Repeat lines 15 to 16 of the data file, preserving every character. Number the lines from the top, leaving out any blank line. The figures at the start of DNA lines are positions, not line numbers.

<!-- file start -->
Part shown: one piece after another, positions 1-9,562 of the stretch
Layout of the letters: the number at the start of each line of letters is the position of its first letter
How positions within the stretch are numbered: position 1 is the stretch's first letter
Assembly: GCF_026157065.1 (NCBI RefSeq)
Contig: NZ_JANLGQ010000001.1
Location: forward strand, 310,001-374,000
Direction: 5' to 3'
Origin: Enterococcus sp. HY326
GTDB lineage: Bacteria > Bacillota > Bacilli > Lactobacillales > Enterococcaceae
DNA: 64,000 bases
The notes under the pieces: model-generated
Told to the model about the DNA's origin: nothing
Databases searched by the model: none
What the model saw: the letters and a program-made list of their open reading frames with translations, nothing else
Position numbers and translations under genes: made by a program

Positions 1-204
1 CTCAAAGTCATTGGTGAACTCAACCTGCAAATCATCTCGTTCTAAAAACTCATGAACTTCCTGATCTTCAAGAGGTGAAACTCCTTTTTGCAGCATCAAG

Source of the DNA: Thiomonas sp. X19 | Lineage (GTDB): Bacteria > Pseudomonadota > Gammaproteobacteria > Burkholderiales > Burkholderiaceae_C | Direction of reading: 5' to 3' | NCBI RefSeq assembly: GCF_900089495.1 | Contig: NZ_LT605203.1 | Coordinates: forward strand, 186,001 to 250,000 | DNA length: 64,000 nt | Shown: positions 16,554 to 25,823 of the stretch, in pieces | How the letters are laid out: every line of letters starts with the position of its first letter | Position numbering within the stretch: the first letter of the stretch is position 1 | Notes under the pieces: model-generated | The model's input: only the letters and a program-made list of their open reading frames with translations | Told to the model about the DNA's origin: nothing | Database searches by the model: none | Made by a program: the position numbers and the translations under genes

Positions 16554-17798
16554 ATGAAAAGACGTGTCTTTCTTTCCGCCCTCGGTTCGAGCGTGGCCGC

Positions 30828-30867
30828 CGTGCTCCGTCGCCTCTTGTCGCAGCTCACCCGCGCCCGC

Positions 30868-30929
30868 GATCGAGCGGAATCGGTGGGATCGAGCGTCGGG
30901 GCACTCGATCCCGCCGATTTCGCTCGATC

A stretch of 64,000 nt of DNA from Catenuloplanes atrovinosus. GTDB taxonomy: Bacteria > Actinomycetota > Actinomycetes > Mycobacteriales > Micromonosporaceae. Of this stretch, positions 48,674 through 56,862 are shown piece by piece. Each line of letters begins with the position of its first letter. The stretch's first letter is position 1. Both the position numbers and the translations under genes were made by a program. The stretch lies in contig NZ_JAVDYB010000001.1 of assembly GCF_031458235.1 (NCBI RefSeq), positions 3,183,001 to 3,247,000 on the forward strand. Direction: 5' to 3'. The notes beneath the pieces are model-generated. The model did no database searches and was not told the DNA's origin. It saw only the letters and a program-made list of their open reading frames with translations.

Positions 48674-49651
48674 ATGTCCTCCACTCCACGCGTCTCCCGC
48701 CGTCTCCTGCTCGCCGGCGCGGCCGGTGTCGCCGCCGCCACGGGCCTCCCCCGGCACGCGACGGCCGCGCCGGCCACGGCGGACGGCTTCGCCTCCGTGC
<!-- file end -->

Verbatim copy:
Position numbers and translations under genes: made by a program

Positions 1-204